Inez Folsom has been volunteering with AIDS Action since the first AIDS Walk Boston in 1987, and has raised tens of thousands of dollars in her more than thirty year career. But for Inez, AIDS Walk was always more than a walk, or a fundraising opportunity – it was a way to connect with others whose lives have been deeply affected by HIV/AIDS and build a community of solidarity and understanding.
Inez recalls one year when she was walking with a small group, but was separated from them and completed the Walk alone. But she wasn’t really alone, she explained, because “it’s easy to strike up conversations with other people – there’s some way that we’re all connected because we’re doing this!” Even today, Inez maintains a close relationship with other volunteers and staff members at AIDS Action. Through participating in the AIDS Walk, she found that “you get to meet people who really care…it’s nice to make connections, so you’re making good connections with good people.”
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The community she formed with AIDS Walk Boston continued to support her in 1992, when Inez tragically lost her son after a long battle with AIDS. Since then, volunteering with AIDS Action has become a more personal endeavor and a way to honor and remember her son. “I tend to be for the underdog,” Inez said, “and it seems like even now, there’s a stigma with people who have AIDS. And we don’t talk about it…people are just not acknowledging what it means.” Inez is still working toward a future where there is zero stigma, and zero cases.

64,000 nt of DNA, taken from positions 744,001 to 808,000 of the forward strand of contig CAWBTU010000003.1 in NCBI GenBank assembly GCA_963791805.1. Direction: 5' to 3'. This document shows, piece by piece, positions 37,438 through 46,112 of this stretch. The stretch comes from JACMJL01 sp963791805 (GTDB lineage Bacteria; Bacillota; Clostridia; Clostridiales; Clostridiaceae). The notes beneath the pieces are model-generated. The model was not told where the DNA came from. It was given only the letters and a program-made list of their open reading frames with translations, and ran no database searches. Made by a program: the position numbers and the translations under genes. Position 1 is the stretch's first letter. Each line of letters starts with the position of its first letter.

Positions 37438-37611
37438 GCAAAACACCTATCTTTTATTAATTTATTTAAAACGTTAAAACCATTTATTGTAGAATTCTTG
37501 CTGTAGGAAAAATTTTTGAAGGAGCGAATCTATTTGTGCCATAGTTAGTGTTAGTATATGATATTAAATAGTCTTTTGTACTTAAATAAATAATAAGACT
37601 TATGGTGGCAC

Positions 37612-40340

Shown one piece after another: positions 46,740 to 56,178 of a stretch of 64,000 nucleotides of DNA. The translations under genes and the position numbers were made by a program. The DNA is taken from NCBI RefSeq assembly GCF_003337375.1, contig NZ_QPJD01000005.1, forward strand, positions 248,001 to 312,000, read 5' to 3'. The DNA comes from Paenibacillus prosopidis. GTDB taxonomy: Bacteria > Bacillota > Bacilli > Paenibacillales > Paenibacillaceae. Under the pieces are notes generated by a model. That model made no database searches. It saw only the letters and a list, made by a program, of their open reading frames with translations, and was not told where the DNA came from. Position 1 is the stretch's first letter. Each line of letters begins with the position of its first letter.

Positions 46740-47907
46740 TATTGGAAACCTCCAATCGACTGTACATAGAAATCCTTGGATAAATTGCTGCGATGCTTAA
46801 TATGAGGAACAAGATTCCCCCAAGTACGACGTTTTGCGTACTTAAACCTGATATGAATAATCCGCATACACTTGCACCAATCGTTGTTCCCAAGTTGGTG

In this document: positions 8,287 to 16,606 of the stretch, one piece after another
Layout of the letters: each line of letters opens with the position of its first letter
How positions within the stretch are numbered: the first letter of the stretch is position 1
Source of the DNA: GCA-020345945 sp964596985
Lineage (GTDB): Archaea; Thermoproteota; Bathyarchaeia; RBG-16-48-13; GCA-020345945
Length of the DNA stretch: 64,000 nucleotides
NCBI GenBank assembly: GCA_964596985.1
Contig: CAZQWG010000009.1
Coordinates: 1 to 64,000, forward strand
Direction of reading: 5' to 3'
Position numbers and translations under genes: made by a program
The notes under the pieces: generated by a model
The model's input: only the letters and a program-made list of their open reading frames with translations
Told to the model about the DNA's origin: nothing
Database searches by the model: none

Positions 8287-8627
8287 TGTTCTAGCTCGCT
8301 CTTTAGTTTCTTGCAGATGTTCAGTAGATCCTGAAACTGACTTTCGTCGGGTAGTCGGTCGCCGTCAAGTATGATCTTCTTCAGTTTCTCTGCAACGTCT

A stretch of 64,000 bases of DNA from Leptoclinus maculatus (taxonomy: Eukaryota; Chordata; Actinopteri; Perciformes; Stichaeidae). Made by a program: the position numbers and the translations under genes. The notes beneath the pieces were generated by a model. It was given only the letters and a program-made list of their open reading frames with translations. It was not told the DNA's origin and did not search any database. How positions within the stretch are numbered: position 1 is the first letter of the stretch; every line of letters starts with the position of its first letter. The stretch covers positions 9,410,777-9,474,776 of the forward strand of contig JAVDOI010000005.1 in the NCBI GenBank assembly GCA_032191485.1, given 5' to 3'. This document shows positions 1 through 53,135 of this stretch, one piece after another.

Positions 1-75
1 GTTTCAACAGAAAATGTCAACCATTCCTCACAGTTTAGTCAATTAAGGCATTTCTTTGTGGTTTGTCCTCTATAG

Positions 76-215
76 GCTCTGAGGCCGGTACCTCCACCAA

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Inez worries that those affected, like her son, must suffer in silence, even decades after the height of the HIV/AIDS epidemic. “The press hasn’t really given it much attention,” she said, both when her son was ill in the early 1990s and today. Inez continues to walk 30 years later to continue to reduce the stigma and advocate for those affected. In 2016, AIDS Action honored her decades of commitment by naming Inez the recipient of the Bette Byrnes Award at that year’s Walk.
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A few years ago, Inez considered retirement from her long career at AIDS Walk. But she soon discovered she couldn’t imagine life without it. “I couldn’t not do the walk,” she said, “I don’t care if I can walk or not, I’m going to be involved with the walk –I just have that connection.” Inez is still walking, still fundraising, and still working to advocate for those who have been affected by HIV/AIDS.
Join Inez in the fight against HIV/AIDS by registering for AIDS Walk Boston 2020.